The anonymous narrator of La Puis-sance des mouches is a fine example of that belabored fraternity. He is a museum guard at Port-Royal-des-Champs, the abbey that in the seventeenth century offered a home to a variety of Jansenists, and most notably Blaise Pascal. The narrator has spent his life reading Pascal and knows him by heart; yet, curiously enough, he has apparently not read any other writers (he has never heard of Montaigne, for instance). Like Salvayre, he is the child of Spanish Republican refugees, and he himself was conceived in the notorious French internment camp at Argelès. Pascal brings little consolation to this man in his efforts to come to terms with the people around him. His father is a brutal figure (a theme that runs through Salvayre’s work, where the relations of child and father are always vexed); his boss is capricious and demanding; his wife, fed up with years of neglect, finally leaves him. He has been incarcerated for murder—but it is not clear whom he has murdered, among the several likely candidates. He speaks incessantly throughout the novel—to the judge who instructs his case, to a male nurse in the prison infirmary, to a psychiatrist who must evaluate his fitness to stand trial—but speech brings him paltry solace and less understanding. The question of the murder will be resolved in an explosion of truth at the very end of the novel, but a number of other questions will be left in abeyance.

Suzanne, the narrator of La Vie commune, an executive secretary in late middle-age, resembles him closely. Like him, Suzanne is alienated from those to whom, notionally at least, she should be closest. Widowed for many years, her relations with her only daughter are difficult at best. And she holds nothing but disdain for a neighbor who pays her a courtship that is touching in its sincerity, mawkish though it may be in its tactics. Most especially, Suzanne cannot abide the new secretary who has moved into her office. Everything about her is impossibly vulgar. She smokes cigarettes. When she’s not smoking, she chews gum, aloud. She favors low-cut dresses and third-rate novelists. She mocks their employer (whom Suzanne venerates) savagely behind his back and displays a kittenish charm to his face. Suzanne’s animus for her new colleague brews throughout this novel and will gradually consume her. She is barely able to articulate her feelings, so overpowering are they: “I abhor her. I abhor her. I abhor her.” The obsessional, iterative form of that utterance is nicely figural of Salvayre’s general strategy in La Vie commune, which more than anything else deals with the ways in which paltry tribulations can sometimes shift the very tenuous balance we strive to maintain as we walk the tightrope of “ordinary life.”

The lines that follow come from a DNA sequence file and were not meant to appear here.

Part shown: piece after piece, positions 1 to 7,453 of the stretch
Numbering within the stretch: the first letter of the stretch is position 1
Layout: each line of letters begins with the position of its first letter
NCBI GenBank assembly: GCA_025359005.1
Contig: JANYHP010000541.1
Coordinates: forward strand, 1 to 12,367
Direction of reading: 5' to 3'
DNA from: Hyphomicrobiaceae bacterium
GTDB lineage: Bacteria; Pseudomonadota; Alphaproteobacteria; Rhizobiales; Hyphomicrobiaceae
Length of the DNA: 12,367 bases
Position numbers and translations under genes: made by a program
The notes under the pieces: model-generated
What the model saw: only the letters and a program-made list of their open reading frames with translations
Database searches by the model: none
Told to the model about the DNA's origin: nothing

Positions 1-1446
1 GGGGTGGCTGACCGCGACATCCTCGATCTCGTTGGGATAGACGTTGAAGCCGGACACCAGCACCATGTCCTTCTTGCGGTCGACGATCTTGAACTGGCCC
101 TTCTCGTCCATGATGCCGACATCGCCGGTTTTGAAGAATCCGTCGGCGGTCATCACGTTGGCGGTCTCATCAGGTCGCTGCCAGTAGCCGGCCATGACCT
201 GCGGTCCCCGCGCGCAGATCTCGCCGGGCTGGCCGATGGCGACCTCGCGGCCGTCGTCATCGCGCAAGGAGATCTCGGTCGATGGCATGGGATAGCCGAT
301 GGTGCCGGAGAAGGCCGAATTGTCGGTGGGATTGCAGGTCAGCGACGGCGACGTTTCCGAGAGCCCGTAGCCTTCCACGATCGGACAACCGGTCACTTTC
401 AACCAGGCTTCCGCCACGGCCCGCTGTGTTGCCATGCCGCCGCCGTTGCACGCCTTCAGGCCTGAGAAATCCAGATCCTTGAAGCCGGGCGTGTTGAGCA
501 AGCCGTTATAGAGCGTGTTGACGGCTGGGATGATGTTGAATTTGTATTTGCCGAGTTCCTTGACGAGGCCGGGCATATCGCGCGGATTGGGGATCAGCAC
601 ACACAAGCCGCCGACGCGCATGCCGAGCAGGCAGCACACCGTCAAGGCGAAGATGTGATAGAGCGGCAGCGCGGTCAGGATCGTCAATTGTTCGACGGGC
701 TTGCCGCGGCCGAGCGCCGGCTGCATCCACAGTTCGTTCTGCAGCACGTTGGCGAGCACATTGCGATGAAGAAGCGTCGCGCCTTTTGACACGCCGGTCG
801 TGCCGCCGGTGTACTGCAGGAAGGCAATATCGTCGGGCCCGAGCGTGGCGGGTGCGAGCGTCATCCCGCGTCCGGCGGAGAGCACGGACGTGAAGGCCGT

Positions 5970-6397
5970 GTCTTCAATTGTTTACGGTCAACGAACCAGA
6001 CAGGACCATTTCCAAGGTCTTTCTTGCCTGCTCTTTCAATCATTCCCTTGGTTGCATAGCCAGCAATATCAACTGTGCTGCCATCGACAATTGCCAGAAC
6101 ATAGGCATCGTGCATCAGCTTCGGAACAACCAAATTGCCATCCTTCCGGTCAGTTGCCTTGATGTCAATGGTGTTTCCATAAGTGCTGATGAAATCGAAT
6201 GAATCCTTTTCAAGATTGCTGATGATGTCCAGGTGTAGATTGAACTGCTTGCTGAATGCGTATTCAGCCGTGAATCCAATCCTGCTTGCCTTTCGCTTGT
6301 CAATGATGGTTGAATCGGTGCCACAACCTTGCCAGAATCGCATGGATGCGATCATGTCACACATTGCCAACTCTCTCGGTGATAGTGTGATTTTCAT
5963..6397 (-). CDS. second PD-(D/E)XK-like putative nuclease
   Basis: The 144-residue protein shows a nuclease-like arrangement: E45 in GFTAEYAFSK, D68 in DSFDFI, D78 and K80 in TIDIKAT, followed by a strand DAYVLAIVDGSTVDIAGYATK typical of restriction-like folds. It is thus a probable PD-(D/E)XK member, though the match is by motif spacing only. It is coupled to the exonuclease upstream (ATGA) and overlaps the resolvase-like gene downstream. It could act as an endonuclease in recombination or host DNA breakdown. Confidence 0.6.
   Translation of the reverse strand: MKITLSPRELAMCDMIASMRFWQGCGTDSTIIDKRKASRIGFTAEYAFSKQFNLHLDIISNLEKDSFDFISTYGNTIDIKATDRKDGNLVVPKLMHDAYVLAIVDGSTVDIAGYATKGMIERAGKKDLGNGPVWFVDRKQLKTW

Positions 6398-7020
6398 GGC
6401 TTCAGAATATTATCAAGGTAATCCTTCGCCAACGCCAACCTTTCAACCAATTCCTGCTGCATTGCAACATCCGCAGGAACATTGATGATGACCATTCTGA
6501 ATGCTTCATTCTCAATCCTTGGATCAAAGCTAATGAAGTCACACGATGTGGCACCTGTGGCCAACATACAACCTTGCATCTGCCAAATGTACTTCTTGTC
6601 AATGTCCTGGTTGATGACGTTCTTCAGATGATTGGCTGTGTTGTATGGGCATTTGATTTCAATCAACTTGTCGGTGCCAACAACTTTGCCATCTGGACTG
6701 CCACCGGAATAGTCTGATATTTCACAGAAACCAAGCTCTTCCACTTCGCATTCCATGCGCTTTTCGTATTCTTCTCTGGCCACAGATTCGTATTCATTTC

La Compagnie des spectres moves more frankly into the domain of the social and the political. Set in a working-class neighborhood in the Parisian suburbs, the novel tells the story of a woman named Rose and her eighteen-year-old daughter, Louisiane, and their encounter with a process-server named Maître Echinard who has come to evict them from their apartment. The voice we hear is Louisiane’s, and she has the unenviable task of mediating between her mother’s vituperative logorrhea and Maître Echinard’s coldly administrative taciturnity. Rose’s grip on reality is fragile. Or rather, she lives in two realities simultaneously, that of the “now” and that of the Occupation, during which her brother was murdered by the collaborationist French militia. Rose is firmly persuaded that Maître Echinard has been sent by Joseph Darnand, the head of the militia, who was tried and executed for his crimes shortly after the Liberation. Clearly, Rose is crazy—but perhaps (as Camus remarked about the Roman emperor Caligula) she is not crazy enough, for in her delirium she points toward gestures of institutional oppression in France that have not changed much in the half-century since the war.